Seventh Aside - Alice Cottons On
By the time they had begun the descent into Hogsmeade, Eleanor was blushing so fiercely that she had to loosen her coat.
With the owl post had come several cards and small packages, all of which turned out to be from admirers, secret or otherwise. The first card, which she strongly suspected was James and Peter’s way of ensuring that she didn’t feel left out, was a garish pink heart-shaped creation that flashed erratically and read ‘To our lady Marauder’; if she could figure out how to get the thing to stop flashing she knew she’d treasure it. The other cards however, she could do without.
There was one from Mulciber, enthusiastically describing precisely what he’d like to do to her (including a few things that she was sure he’d had to have help spelling); that one had been conspicuously incinerated at the table, purely for reasons of hygiene. There had been a card and a chocolate heart from Algernon Zabini, which had been rather flattering, and she’d thanked him politely as he kissed her hand, letting him down the gentlest way she knew how. He was every day becoming more like the gentlemanly Don Pedro, and he took her refusal well enough, adding his own instructions regarding her wellbeing to Lily’s. He’d refused her return of the heart, assuring her that it in no way tied her to him; she’d watched him leave the Hall with all his dignity, her cheeks burning.
Frank’s friend Nathan had provided her with a rather lyrical Valentine’s card, which thankfully didn’t sing, although she’d been a little afraid it might. He too was courteously thanked and let down, and appeared to take it reasonably well, though his blush matched hers to the precise shade. There were two other cards, both anonymous, which had her glancing over her shoulder all the time she was in the Great Hall to figure out who had sent them. What made it worse was that the moment the post had arrived, several of the other single girls nearby had been shooting her envious glances; there really wasn’t any way to tell them that they were more than welcome to her apparent hoard of admirers.
The gifts, which she had really not been expecting, were even worse, somehow. Crabbe had sent her an origami flower, which she spent a few seconds staring blankly at; the image of the great hulking beast of a boy creating something so delicate completely astounding her. She’d slipped it in her bag when she thought no one was looking, and afforded him a brief smile, accompanied by a slight shake of the head. He got the message. Separated from the others, he blushed a little and smiled back; if they could only get him away from his brutish friends he might turn out alright…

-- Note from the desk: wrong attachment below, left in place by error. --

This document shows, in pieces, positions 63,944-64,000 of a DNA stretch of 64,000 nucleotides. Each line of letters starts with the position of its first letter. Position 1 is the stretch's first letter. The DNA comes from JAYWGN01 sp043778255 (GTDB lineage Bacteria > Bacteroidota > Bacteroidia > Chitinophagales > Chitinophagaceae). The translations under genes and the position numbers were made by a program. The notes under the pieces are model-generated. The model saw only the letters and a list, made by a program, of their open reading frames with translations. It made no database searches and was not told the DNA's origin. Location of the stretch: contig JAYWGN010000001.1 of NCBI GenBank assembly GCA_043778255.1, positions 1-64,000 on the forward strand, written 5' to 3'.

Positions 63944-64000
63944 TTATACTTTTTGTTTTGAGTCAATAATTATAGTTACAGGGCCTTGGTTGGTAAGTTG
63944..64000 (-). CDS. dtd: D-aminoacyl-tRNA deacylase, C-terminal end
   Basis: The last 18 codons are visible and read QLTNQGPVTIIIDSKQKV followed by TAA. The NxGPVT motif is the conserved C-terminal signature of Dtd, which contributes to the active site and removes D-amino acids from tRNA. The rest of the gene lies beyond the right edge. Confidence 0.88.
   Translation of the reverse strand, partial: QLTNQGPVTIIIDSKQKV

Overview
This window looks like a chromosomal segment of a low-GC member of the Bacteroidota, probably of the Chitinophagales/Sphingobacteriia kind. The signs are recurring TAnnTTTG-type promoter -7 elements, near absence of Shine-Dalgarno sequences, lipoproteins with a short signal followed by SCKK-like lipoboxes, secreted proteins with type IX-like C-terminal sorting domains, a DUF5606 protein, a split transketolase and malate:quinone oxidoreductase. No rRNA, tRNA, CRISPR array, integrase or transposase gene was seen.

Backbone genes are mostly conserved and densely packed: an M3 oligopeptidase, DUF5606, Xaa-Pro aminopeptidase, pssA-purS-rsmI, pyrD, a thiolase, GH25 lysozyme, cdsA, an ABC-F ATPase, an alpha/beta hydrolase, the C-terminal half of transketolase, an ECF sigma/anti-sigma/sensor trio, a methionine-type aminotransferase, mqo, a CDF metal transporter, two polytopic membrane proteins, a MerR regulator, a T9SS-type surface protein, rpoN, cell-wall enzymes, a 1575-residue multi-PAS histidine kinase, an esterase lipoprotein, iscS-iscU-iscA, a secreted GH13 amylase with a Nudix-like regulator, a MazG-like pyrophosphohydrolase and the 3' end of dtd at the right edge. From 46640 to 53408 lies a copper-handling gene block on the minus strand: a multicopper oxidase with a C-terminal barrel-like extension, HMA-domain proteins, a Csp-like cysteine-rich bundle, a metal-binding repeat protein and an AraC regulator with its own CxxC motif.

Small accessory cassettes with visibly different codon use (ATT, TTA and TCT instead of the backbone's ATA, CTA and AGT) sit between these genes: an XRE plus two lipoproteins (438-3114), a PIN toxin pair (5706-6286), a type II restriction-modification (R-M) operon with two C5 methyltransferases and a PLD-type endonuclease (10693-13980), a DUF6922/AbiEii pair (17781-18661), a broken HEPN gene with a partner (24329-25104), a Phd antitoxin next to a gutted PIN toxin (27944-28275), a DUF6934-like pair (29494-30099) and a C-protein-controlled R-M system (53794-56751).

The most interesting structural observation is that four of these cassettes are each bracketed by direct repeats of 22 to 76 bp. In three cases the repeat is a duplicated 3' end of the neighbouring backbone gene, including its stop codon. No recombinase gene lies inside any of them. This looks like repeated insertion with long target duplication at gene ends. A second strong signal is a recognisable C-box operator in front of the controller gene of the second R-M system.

Rosier, who was slightly more refined than his mountainous friend, had sent her a box of chocolates, the inscription under the lid causing much the same reaction as Mulciber’s had; this time however, she had to concede that it was much better written. She’d shown it to Remus on the basis that he wasn’t about to let her waste chocolate willy-nilly and he’d turned a curious shade of purple before obliterating it himself; across from them, Sirius had a face like thunder. Eleanor had a strong suspicion that Mulciber and Rosier would soon be visited by some seriously malicious pranking.
There had been one other gift: a long slim box inside which a single, perfect, charmed tea-rose had been carefully (and, most likely, magically) wrapped in brown paper and parcel string. Her very favourite flower. The petals were a beautiful soft peach, tipped and stained here and there with deeper oranges; the bloom gave off a faint but alluring scent. It reminded her forcibly and pleasantly of summer evenings in the garden at the chalet.